This article will show you how to avoid a Nigerian money scam, a con that has been circulating (in various forms) for decades. Usually targeted at small businesses, but increasingly showing up in the inboxes of individuals, this scam follows the same basic formula with some details changed from time to time. An email purporting to be from a Nigerian official—in recent years, this has changed to Iraqi or Liberian, among others—requests your bank account number so that he can deposit some funds into it. In exchange, you will be allowed to keep a percentage of the funds. Once you agree, however, things start to "go wrong" with the transfer, and the scam artist may demand large sums of money up front or even require you to travel (illegally) to another country to complete the transaction. Knowing how to spot a Nigerian money scam is the first step to avoiding it!
- If it seems too good to be true, it probably is. Approach any unsolicited email that asks for your bank information or other personal information as suspect. Why would a Nigerian civil servant, or an exiled Iraqi prince, choose to email you for help? It sounds like common sense, but many people are drawn in by the prospect of easy money. If you receive one of these in your inbox, you can likely assume that it's the Nigerian money scam, even if the relevant details, such as the country or the identity of the writer, are changed.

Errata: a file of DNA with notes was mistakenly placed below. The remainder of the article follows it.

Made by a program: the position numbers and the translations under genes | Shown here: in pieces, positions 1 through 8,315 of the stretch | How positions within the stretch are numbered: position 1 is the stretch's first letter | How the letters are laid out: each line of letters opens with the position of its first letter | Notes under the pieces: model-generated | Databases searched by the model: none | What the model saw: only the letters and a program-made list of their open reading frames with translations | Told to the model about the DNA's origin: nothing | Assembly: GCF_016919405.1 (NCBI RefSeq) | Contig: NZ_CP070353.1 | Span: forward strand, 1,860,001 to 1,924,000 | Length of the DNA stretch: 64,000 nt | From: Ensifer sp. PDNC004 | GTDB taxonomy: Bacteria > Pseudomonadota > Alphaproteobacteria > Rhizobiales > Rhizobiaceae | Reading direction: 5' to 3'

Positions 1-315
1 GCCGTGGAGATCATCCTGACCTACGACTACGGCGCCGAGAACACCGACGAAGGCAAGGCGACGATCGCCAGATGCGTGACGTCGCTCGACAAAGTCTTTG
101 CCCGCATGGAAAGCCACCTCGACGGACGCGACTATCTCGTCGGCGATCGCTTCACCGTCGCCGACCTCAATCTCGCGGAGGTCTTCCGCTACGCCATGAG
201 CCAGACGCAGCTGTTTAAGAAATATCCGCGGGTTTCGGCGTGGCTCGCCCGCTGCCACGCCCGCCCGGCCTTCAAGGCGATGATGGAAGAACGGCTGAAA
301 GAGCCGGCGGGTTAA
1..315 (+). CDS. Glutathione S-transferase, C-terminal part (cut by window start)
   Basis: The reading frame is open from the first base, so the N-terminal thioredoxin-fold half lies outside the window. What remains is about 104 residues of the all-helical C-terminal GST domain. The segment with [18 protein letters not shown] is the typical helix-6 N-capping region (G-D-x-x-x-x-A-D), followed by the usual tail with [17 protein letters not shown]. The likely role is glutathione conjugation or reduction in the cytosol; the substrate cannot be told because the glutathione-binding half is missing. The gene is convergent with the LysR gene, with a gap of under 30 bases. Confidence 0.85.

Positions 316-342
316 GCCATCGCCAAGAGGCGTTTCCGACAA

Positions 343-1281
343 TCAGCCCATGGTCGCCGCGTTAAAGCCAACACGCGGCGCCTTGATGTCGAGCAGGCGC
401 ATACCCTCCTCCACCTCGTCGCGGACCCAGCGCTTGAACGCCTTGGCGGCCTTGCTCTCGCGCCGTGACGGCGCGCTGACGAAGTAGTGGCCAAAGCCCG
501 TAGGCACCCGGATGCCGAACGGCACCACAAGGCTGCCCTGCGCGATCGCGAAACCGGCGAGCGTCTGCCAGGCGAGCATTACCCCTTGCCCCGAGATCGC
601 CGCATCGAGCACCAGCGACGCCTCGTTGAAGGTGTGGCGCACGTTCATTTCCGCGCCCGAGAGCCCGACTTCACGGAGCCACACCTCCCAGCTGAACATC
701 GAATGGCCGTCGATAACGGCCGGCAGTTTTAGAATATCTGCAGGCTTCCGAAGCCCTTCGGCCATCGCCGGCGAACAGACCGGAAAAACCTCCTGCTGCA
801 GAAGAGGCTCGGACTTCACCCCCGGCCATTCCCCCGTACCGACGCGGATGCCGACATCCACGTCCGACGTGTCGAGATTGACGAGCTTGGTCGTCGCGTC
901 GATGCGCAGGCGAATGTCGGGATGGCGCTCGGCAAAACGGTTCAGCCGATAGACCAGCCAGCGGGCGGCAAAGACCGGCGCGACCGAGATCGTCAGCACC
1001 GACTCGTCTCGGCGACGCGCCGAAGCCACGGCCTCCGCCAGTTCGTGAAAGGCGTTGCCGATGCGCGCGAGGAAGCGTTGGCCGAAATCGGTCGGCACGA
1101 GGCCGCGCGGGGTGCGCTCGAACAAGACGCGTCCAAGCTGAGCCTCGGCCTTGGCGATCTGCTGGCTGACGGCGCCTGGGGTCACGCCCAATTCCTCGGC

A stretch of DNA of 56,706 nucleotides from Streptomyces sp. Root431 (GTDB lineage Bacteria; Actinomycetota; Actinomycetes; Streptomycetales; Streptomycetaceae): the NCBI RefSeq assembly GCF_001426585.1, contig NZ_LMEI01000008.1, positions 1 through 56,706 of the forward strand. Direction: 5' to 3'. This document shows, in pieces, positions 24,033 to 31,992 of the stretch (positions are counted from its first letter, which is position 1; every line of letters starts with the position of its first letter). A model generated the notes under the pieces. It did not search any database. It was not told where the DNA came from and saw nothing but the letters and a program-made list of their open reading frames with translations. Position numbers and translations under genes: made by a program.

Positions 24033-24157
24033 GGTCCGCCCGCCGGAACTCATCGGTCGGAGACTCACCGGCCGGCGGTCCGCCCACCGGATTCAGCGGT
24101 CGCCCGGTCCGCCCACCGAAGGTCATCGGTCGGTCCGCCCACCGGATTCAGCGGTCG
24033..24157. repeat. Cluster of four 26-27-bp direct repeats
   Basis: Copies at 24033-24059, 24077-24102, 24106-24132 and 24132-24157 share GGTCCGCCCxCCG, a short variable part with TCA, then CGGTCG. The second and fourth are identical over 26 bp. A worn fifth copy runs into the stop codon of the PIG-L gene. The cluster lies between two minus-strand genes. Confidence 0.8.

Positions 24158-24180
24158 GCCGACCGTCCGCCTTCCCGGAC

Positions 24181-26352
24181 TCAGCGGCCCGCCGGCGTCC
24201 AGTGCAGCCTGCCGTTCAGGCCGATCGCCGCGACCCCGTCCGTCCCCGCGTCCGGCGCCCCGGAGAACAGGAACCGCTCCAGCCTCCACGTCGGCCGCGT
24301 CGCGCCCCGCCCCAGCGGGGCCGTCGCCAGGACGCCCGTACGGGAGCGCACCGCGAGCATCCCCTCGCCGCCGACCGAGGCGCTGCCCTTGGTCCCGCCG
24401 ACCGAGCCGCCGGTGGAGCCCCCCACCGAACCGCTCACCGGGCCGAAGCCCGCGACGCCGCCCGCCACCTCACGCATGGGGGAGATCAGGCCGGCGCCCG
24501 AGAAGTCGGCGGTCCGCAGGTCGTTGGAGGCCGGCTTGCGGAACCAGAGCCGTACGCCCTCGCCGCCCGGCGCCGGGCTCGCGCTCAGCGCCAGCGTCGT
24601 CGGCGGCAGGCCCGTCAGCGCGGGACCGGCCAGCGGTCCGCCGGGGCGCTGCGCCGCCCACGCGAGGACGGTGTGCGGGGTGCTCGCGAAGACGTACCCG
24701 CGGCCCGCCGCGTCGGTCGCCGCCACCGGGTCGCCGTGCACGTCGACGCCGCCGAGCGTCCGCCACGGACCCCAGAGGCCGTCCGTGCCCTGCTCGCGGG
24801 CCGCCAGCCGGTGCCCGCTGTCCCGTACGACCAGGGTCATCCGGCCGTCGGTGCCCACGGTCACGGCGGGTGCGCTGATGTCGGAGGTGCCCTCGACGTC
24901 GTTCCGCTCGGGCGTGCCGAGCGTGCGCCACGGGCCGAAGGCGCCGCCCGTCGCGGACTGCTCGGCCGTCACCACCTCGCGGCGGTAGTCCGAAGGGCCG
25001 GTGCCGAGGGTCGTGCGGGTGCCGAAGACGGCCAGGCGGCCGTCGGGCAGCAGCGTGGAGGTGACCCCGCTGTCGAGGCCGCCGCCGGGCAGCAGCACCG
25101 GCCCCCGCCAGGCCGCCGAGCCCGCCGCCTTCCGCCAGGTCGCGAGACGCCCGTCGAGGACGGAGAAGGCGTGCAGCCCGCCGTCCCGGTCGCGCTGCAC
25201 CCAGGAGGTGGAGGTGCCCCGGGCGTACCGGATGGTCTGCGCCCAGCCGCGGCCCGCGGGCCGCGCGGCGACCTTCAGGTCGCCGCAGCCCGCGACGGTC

- Do due diligence. If you're at all unsure, run a few phrases through an internet search. There are sites that keep up to date on the latest permutations of the Nigerian scam (as well as others). A quick search of the first sentence or two will also often bring up pages debunking the email as a scam.
- Know the signs. Even when the details are changed up, the Nigerian scam has some consistent traits. The first is that someone of status or power in a foreign country is coming to you for a "safe" account into which to deposit a large sum of money—typically between $10 and $60 million. Secondly, this person has a reason why this must be done through an account in the country where you live. Third, a percentage of the proceeds will be promised to you (typically around 25%). The writer will request your bank information, your personal contact information and your business letterhead (and if you don't own a business, this should be a huge red flag that the email is spam!). The email may also be written in overly formal English, or may contain multiple grammatical and spelling errors. Any combination of any of these factors indicates that you are dealing with some variant of the Nigerian money scam.
- Just don't. Never give your bank information in response to an unsolicited email—or over email at all, even when you know and trust the recipient. The easiest way to avoid being a victim of the Nigerian money scam is simply to hit delete (if the email came from the account of someone you know, notify him that he has been hacked, then hit delete).
What Others Are Reading Right Now.
10 Best Female Singers in Indie Music
Songstresses we love, from Brooklyn to Scandinavia.
Field Test: LA’s Best Valets Take on the Stingray
There are no wiser men than Hollywood car parkers to gauge the true star power of an automobile...
Style Profile: Jesse Nolan of Caught a Ghost
One of the most stylish guys in indie music on the benefits of dressing up for your home office and the "Blossom"-esque trend men should avoid.